Congress on the Internet
Finding information on the Internet can be a tedious task. This sheet
should help you find the information you need and help you head toward
a better understanding of how Congressional information is found on
the World Wide Web.
THOMAS - U.S. Congress on the Web
This site is rather awkward in a navigational sense. It is also quite unhelpful if someone looking on the site doesn't know what they are looking for. This being said, Thomas has the most up to date, and pertinent information on pending and passed legislation available on the web, so it is a necessity to try and figure out how to work through the site. Here are a few hints to help you in your search:
First you will be asked to select whether you want All Legislation, Public Bills, Amendments, or Private Bills. If you don't know, stay with the default, which is All Legislation.
For the most part the rest of the site is rather straightforward. If you have word/phrase keyword you are looking for, type it in. If there is a subject keyword you are looking for, type it inů
One of the most wonderful options of this link is the opportunity to use the Sponsor/Co-Sponsor fields. Here, even if you don't know what the Bill is titled, or the number, or anything at all but the Sponsors of the Bill, all you need to do is scroll down the list of House Reps, or Senators and highlight them. (To highlight multiple Sponsors you need to hold your Control key on your keyboard when clicking their names.) One final note about Sponsor/Co-Sponsor option: This is a great way to keep an eye on what your House Rep or Senator might be doing on the hill. By doing a general search on your Rep or Senator you can find out what bills he or she is sponsoring or co-sponsoring.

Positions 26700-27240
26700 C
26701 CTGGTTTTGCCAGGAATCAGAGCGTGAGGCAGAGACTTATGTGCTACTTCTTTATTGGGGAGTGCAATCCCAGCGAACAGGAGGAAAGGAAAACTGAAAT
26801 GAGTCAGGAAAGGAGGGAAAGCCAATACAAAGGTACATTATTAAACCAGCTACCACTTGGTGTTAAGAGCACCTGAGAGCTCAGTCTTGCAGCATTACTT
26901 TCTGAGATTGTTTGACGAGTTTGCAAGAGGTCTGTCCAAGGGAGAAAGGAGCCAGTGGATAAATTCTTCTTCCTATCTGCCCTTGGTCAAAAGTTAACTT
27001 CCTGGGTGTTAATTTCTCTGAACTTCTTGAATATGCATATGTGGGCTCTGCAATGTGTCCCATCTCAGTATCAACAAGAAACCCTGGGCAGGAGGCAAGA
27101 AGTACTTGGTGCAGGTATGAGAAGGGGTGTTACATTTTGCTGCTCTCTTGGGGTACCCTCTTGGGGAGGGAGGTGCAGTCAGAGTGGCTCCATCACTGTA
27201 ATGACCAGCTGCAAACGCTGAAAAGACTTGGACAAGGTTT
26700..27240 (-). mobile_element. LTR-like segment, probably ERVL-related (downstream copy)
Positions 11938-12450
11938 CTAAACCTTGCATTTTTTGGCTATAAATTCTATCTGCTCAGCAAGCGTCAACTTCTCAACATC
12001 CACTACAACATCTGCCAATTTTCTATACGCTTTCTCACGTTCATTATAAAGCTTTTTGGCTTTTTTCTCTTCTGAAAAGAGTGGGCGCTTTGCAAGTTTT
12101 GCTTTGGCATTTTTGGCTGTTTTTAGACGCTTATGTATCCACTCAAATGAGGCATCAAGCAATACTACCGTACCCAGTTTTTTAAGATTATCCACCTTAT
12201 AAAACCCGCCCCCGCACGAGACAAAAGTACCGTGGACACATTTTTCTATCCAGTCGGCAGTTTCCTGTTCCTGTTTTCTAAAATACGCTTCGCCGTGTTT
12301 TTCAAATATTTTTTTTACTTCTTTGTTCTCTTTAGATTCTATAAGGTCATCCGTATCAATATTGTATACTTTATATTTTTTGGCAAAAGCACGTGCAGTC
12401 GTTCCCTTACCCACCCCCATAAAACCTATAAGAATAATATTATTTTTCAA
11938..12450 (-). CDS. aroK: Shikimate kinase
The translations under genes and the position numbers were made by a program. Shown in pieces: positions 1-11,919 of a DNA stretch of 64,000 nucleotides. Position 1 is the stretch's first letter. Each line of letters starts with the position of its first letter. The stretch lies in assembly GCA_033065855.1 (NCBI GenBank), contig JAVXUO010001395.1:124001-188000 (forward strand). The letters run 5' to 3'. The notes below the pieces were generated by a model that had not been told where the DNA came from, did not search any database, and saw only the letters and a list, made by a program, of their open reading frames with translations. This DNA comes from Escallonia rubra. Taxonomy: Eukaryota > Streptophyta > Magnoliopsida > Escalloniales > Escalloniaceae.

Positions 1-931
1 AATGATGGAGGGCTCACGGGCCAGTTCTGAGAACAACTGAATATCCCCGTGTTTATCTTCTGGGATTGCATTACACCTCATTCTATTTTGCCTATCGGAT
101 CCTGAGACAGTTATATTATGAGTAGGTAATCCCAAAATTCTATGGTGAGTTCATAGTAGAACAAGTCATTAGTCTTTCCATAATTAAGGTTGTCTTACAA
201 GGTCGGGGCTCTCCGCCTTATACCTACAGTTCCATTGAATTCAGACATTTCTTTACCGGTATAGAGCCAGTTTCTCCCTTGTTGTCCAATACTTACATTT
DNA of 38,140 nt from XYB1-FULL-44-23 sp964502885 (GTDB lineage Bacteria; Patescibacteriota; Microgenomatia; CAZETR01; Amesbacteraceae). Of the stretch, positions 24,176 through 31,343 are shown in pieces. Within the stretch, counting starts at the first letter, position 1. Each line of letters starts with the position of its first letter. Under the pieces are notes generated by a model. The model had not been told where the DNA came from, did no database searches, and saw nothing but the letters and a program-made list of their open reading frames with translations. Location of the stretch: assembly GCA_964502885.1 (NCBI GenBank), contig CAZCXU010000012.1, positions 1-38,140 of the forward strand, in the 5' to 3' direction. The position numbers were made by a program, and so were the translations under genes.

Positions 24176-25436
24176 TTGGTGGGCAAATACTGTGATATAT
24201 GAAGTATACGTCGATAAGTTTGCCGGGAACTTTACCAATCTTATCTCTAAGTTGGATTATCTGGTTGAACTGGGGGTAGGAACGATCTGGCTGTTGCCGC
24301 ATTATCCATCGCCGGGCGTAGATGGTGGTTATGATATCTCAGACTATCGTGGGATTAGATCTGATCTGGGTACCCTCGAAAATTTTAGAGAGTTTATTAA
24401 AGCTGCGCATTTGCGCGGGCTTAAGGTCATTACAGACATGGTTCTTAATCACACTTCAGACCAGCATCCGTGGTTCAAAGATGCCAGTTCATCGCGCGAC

Once you have more information on your bill you can follow the progress of your bill through this search site by adding more information to the search fields on this link.
However, to stay completely abreast of where a bill or legislation is at in any specific time period, it is vital to personally check with congressional staff who are in the know. Even then, it is unpredictable exactly what or when something happens.
Hopefully this little sheet will help you on your search for Congressional Enlightenment. Another good site is Project Vote Smart at: https://www.vote-smart.org. This site offers a great deal of information that includes: Voting Records, Campaign Finance, Special Interest Groups' Performance Evaluations, Campaign Issue Positions, Contact Information, Backgrounds and Previous Experience of politicians, Status of Legislation and more.
Federal Register: https://www.access.gpo.gov/su_docs/aces/aces140.html
Library of Congress: https://www.loc.gov/
Code of Federal Regulations: https://www.access.gpo.gov/nara/cfr/index.html
EPA has the text and summaries of all federal environmental laws at https://www.epa.gov/epahome/laws.htm
All US federal laws may be found at https://www.alllaw.com/ferderal_resources/federal_law_search/ This is a comprehensive web site that includes all US Code; Administrative Law; Congressional Records; case law by Federal District and the Supreme Court; the Constitution; Court Rules; all State Laws; and all law journals.
For more information, or if you have any questions, feel free to contact Geoffrey Petrie: email@example.com
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